The Maastrichtian deposits in the Hateg Basin of what is now Romania have preserved a unique latest Cretaceous island world. At the time, around 69 million years ago, the Tethys Ocean had flooded much of Europe and turned it into a great archipelago.
Some of the islands here were about as large as Madagascar, or larger like the Ibero-Occitan Island made of parts of Spain and France. Then there was the more famous Hateg Island, now a household name among paleo-fans online.
Here, pygmy non-avian dinosaur herbivores and primitive avians lived alongside highly predatory, robust azhdarchids. Among the largest plant-eaters here were small sauropods like Magyarosaurus, a titanosaur the size of a large horse and the much bigger erect-necked Paludititan. Here, azhdarchids were at the top of the food chain.
Three of them are known from Hateg.
The smallest is an animal called Eurazhdarcho. Its wingspan was no more than 3 meters across but it was still a good-sized hunter or smaller animals. It would have resembled the rest of its kind, with a large head, small body and short wings.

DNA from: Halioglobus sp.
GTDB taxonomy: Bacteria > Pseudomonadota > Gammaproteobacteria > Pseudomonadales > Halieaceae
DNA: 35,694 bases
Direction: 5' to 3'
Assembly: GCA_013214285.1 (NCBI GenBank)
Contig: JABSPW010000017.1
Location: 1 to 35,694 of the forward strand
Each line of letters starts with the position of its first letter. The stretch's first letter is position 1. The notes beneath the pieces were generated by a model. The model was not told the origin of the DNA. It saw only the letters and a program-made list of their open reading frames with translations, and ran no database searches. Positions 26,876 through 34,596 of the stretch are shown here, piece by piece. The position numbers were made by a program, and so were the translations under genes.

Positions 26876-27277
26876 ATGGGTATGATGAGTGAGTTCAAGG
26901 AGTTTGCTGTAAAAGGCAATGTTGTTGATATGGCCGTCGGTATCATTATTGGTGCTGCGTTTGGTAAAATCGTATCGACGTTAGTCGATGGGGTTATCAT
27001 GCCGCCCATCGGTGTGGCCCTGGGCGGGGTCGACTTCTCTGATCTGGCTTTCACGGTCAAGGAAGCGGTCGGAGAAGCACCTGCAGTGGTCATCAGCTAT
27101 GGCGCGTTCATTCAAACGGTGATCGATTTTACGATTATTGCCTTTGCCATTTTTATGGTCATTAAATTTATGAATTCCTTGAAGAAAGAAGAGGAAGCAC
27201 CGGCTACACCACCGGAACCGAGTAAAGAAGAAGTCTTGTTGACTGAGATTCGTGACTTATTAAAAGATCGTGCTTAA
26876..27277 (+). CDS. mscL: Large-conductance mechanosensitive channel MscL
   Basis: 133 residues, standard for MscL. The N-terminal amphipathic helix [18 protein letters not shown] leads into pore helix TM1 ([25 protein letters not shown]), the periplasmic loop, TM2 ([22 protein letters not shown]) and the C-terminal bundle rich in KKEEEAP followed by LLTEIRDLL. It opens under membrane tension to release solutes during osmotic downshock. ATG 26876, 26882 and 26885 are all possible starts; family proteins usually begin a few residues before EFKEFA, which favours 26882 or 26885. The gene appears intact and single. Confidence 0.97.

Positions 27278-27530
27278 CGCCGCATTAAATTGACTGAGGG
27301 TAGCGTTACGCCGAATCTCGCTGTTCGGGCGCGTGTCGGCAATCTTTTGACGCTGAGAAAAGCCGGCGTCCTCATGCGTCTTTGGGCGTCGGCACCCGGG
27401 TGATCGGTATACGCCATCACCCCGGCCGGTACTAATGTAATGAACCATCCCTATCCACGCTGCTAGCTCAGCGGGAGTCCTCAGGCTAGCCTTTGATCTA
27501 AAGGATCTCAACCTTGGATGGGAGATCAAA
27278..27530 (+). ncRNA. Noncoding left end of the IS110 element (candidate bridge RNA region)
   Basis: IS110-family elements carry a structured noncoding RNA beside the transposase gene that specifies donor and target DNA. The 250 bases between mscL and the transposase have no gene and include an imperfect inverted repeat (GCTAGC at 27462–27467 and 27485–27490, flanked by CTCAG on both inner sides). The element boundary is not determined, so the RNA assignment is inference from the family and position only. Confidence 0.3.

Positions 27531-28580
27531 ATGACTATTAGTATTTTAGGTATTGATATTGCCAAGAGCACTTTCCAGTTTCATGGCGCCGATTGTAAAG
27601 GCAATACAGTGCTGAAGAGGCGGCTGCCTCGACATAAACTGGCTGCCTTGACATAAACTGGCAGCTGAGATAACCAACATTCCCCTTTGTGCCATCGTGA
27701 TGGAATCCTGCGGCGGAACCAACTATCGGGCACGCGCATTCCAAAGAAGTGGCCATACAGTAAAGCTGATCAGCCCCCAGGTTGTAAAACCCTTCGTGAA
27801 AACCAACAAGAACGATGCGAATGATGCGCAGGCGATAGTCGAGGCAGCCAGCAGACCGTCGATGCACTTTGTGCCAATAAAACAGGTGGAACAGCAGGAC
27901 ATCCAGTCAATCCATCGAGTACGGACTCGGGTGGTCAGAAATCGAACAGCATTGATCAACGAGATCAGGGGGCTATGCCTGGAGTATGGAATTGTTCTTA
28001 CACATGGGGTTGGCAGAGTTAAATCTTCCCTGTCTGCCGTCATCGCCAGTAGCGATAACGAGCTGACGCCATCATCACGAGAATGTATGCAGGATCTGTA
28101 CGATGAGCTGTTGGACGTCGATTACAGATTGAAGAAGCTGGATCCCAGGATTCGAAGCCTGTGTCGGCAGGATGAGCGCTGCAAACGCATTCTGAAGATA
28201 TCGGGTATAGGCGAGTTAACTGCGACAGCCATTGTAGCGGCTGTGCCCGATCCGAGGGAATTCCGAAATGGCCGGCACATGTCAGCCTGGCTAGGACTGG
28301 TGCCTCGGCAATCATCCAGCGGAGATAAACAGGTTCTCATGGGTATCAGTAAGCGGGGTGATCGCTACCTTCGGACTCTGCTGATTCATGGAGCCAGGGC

However, the Romanian azhdarchids were more heavily-built than their relatives elsewhere and this robustness probably indicates that they were efficient hunters of somewhat larger prey. The only known species in the genus is E. lagendorfensis.
It was named in 2013 by a team comprising Alexander Kellner, Darren Naish, Gareth Dyke and Matyas Vremir. Vremir discovered the holotype in 2009 in part of the Sebes Formation. It was a series of neck vertebrae and forelimb elements, including the hand and lower arm bones.
The other pterosaurs here include another medium-sized animal with an even shorter neck-by azhdarchid standards it has barely any neck at all-and the massive Hatzegopteryx with a 10-meter wingspan. This animal was also recently discovered to have been a short-necked genus like its associates.
The great size differences probably served as niche partitioning among the three genera. This seems to be a trend in several Maastrichtian pterosaur faunas, with a massive genus coexisting with one or two smaller genera.
The pattern is repeated in faunas as distinct as the Javelina in Texas, home of the original giant pterosaur Quetzalcoatlus (gigantic Q. northropi and smaller Q. sp and most likely another as yet unnamed azhdarchid genus) and earlier North American formations.